November 4, 2022 - A new report authored by the non-partisan Government Accountability Office (GAO) proves that smaller and independent refiners pay a disproportionate percentage of Renewable Fuel Standard (RFS) compliance costs.
The RFS, the Environmental Protection Agency’s (EPA) biofuel blending mandate, requires refiners to buy tradeable credits, known as RINs, in order to comply with the RFS.
In its assessment, GAO found that:
- “EPA states in its comments that the ‘cost of acquiring RINs is the same for all parties’ and that the RIN market is an ‘open and liquid market.’ Our model, which uses RIN market data to evaluate prices paid and received for RINs, indicates that all parties do not pay the same for RINs. Specifically, we found that smaller buyers pay more, and smaller sellers receive less, when buying or selling RINs compared to larger buyers and sellers.”
- “Small refinery exemption decisions for compliance years 2019 through 2021 were based on an EPA conclusion that small refineries do not experience disproportionate economic hardship from the RFS. This conclusion relies on a potentially flawed assumption—that all parties pay and receive one price for the tradeable credits used to demonstrate compliance with the RFS.”
- “Experts and representatives of refineries that we interviewed agreed that E10 blending is probably unaffected by small refinery exemptions. Data show that the ethanol blend rate has been around 10 percent, and has generally increased, since the implementation of the small refinery exemption program.”
GAO’s report comes soon before EPA is expected to announce its biofuel blending levels for 2023. It also comes as the volatile compliance costs of the RFS continue to drive up consumer fuel prices at the pump by approximately 30 cents a gallon.
The report confirms what bipartisan proponents of RFS reform have been saying for years: the financial strain associated with the federal biofuel mandate is unproductive and unsustainable.
Small and independent refiners have reported paying more for RINs than on salaries, benefits, maintenance and utility expenses combined. In the last three years, 10 refineries have fully or partially closed or announced closure, leading to more than a million barrels per day of lost refining capacity. If more refineries close, thousands of family-sustaining jobs will be lost and our nation’s domestic refining capacity further eroded.
Read more in today's Bloomberg Government report, which details some of the key findings from the GAO report:
BLOOMBERG: Small Refineries Pay More for US Biofuel Rules, Report Says
By Kim Chipman and Jennifer A. Dlouhy
November 3, 2022
Small oil refineries pay more than larger competitors to fulfill US mandates to blend biofuels into gasoline and diesel, congressional investigators have found, a conclusion that could intensify calls to ease the requirements in the name of lowering fuel prices.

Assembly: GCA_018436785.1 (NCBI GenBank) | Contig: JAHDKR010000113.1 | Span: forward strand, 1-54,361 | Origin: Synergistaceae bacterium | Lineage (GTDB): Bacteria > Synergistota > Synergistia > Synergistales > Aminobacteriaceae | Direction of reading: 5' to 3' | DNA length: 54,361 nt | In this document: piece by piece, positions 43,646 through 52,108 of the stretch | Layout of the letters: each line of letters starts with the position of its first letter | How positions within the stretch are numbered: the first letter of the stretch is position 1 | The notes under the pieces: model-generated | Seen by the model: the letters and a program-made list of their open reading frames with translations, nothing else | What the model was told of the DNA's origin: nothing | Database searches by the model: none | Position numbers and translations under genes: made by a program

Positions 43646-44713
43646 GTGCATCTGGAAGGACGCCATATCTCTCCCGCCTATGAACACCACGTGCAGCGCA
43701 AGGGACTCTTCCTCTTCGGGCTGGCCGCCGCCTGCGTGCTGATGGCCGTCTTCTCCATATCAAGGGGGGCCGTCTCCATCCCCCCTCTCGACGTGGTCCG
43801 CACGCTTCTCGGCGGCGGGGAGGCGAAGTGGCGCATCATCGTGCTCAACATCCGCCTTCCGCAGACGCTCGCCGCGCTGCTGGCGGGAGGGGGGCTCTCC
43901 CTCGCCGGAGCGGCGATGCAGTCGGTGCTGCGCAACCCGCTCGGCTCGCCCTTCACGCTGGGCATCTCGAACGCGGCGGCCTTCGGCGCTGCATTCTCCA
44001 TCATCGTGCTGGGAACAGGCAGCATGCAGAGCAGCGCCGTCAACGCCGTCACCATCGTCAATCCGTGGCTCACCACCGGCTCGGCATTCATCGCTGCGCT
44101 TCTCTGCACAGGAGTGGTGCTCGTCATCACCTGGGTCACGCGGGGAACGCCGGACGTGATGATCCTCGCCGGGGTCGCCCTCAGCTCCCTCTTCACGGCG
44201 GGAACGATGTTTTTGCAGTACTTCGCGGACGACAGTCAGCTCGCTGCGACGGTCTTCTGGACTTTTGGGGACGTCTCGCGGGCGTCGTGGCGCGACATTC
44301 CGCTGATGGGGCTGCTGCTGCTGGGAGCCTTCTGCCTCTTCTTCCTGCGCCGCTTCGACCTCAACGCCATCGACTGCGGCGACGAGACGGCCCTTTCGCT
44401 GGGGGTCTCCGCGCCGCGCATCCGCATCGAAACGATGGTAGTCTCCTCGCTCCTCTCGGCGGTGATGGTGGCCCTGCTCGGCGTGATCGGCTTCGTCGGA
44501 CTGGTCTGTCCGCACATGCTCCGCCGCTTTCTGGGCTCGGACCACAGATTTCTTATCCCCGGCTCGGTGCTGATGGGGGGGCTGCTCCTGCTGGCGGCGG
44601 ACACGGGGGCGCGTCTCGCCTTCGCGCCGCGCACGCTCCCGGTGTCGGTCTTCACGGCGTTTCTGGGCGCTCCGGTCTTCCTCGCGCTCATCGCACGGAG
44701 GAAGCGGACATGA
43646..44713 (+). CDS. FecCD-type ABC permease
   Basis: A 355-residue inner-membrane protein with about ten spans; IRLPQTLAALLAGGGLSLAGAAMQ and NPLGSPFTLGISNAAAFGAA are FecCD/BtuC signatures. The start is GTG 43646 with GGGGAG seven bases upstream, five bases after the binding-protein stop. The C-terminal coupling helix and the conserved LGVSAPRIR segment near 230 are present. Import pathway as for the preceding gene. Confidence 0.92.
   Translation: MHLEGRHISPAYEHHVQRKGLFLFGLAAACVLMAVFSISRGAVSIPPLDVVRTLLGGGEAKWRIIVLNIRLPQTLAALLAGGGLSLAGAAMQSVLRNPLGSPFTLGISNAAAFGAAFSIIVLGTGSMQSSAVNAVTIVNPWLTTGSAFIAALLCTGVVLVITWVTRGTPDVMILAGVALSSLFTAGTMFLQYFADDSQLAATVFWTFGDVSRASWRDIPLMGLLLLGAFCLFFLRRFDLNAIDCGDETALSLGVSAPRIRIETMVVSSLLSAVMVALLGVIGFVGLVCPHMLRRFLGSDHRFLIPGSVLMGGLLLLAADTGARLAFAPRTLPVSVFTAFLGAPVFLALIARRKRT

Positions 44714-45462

The findings are contained in a draft of a report from the Government Accountability Office that was seen by Bloomberg and which is due to be published on Thursday. The report was requested by a slew of lawmakers from corn-rich states.
The cost to comply with US mandates for mixing biofuels such as corn-based ethanol into the nation’s fuel supply has long been a point of bitter dispute between the petroleum and agriculture industries. The fight includes claims by refiners that biofuel credits known as RINs, which are used to track compliance with the environmental rules, are too costly and lead to lost jobs and higher prices at the pump.
“We found that smaller buyers pay more, and smaller sellers receive less, when buying or selling RINs compared to larger buyers and sellers,” according to the draft report.
The GAO said that its analysis alone doesn’t show that there is “disproportionate economic hardship for small refineries.” The group’s recommendations include calling on the Environmental Protection Agency to identify and communicate what information refineries need to submit to show they shoulder an excessive burden.
In an Oct. 13 letter to the GAO included in the report, the EPA said several of the investigation’s initial conclusions were “erroneous and/or unsupported.”
“GAO’s analysis of renewable identification number trades suffers from several fundamental flaws,” the EPA said. “Each of these flaws calls into question the relevance of GAO’s analysis.”
The GAO also said that when small refineries have been exempted from the biofuel-blending quotas, it has “reduced the price of RINs, giving less incentive to blend renewable fuel.”
Nevertheless, the findings are likely to ratchet up calls by the oil industry to relax the next batch of blending requirements as the EPA plans to issue proposed quotas for coming years later this month.
Monte Shaw, executive director of the Iowa Renewable Fuels Association, said he’s not worried the report will influence the blending quotas under the Renewable Fuel Standard program, or RFS. “I don’t think it will impact the discussion at all,” he said. “It’s just more background noise from the folks that have been trying to undermine the RFS since it was first passed.”
Meanwhile, Brendan Williams, head of government relations for oil refiner PBF Energy Inc., said there’s “a mountain of evidence” that the RFS debate is really a conflict about a “credit trading scheme that benefits the largest, vertically integrated oil companies at the expense of small and even mid to larger sized merchant refiners, their union workforce and consumers.”
Refiners contend the blending credits are meaningfully adding to high gasoline and diesel costs, an argument refuted by the biofuel industry.
“Fixing the RFS is the most significant tool in the administration’s toolbox to significantly lower pump prices,” Williams said.